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Quote:
Originally Posted by SolarThermal Reality View Post
I think most people would be a lot better off buying mainstream products from reputable retail outlets. Maybe you'll have to special-order it, but if you can't get it from Lowes/Home Depot or one of your local contractor supply wholesalers, odds are it's not going to be a good value for your application.
^This

Large paint companies have full time chemists, scientists and engineers that devote their entire careers studying paint and it's many applications. To think some guy with a geocities website has found a better solution then all of them ? I doubt it, looks like another batch of low grade snake oil to me.

Personally I would worry about shorting the lifespan of the paint by tossing foreign materiel into it.
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Old 12-27-2019, 05:31 PM   #93
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Quote:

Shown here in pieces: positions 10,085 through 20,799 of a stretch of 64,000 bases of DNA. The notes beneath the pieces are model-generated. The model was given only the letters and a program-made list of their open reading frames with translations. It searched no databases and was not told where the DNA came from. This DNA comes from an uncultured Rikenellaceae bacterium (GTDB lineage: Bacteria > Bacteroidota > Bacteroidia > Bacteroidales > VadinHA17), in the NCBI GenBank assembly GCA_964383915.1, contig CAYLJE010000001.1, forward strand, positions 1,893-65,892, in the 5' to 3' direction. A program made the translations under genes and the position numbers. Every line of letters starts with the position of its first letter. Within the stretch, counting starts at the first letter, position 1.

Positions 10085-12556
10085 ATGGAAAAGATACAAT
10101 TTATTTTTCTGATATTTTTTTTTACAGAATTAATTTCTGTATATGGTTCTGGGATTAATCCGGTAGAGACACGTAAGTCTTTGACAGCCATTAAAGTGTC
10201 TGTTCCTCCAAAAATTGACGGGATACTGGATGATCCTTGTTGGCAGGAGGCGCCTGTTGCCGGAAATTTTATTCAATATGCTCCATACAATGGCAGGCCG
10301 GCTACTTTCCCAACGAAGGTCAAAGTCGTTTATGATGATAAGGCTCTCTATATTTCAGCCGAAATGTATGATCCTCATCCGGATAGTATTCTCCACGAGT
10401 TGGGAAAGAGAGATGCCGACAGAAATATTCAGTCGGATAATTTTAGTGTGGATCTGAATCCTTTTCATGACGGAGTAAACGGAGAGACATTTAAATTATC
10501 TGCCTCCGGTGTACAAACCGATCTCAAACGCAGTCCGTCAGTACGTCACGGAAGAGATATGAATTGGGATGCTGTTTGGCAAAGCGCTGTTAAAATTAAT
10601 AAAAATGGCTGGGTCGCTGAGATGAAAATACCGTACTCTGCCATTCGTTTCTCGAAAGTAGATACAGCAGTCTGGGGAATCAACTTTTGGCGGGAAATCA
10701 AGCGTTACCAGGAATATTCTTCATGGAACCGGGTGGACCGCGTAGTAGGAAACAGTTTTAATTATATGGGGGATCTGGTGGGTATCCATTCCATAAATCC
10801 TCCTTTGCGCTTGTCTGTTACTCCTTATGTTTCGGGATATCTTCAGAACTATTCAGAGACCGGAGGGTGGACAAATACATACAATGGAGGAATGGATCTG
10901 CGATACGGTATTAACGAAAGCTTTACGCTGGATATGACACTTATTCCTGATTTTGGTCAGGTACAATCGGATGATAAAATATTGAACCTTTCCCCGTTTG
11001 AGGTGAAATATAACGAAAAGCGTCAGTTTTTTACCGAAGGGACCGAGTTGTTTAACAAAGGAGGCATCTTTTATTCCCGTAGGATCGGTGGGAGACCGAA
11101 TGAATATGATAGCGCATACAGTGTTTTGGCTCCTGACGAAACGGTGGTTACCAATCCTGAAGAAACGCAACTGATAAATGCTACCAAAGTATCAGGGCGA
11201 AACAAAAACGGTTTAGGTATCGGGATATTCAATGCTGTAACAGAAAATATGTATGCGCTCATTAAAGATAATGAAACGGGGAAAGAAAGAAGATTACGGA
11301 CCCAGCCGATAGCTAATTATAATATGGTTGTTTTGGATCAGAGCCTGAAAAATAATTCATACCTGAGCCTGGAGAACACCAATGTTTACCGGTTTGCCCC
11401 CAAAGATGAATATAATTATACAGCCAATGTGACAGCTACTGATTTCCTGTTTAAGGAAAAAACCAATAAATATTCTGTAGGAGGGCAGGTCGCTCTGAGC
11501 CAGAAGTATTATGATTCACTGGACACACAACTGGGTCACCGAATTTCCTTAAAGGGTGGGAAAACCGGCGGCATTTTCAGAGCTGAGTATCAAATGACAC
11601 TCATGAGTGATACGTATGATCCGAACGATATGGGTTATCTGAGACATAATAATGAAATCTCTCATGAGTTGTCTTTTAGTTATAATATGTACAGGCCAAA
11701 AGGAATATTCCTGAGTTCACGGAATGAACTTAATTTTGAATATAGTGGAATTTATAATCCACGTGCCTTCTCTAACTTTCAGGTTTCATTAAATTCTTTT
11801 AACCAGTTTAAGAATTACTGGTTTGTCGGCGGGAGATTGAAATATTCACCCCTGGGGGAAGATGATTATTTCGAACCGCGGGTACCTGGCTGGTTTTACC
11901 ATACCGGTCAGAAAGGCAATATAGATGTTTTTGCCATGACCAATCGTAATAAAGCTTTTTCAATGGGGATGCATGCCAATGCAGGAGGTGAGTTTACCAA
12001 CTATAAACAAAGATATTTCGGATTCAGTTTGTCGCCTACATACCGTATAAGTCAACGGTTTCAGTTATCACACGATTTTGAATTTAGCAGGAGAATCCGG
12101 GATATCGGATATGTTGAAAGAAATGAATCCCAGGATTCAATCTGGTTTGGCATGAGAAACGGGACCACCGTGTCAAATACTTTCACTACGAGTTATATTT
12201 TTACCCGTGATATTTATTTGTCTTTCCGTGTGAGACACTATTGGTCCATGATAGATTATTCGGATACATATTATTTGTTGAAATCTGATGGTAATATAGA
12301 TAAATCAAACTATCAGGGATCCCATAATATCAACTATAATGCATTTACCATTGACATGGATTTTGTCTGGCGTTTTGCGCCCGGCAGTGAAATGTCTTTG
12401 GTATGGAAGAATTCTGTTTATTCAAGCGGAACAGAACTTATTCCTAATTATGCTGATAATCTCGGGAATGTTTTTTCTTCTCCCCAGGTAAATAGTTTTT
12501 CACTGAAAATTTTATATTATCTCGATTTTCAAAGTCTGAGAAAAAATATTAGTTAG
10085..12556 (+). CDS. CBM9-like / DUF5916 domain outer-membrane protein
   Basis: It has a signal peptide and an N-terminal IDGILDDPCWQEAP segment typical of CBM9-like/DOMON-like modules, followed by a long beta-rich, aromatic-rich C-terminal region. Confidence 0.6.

Originally Posted by o1marc View Post
I have an IR temp gun. If it were me I would take 4-5 pieces of 6" square she metal and leave one painted with nothing else, one with bus coat, one with bus coat and beads, one with multiple coats of beads and bus coat and one black just for grins and leave them all in the sun for an hour and then check the temps of both sides of each piece. That will give you an answer if you're wasting your time or not. I do ceramic coating on exhausts and it is a proven heat barrier.
A member here did something very much like that a few years ago using several different coatings.

Buscool mixed with white paint and applied worked a very Little bit better than sawdust mixed with white paint.

That thread should be a sticky as often as this comes up.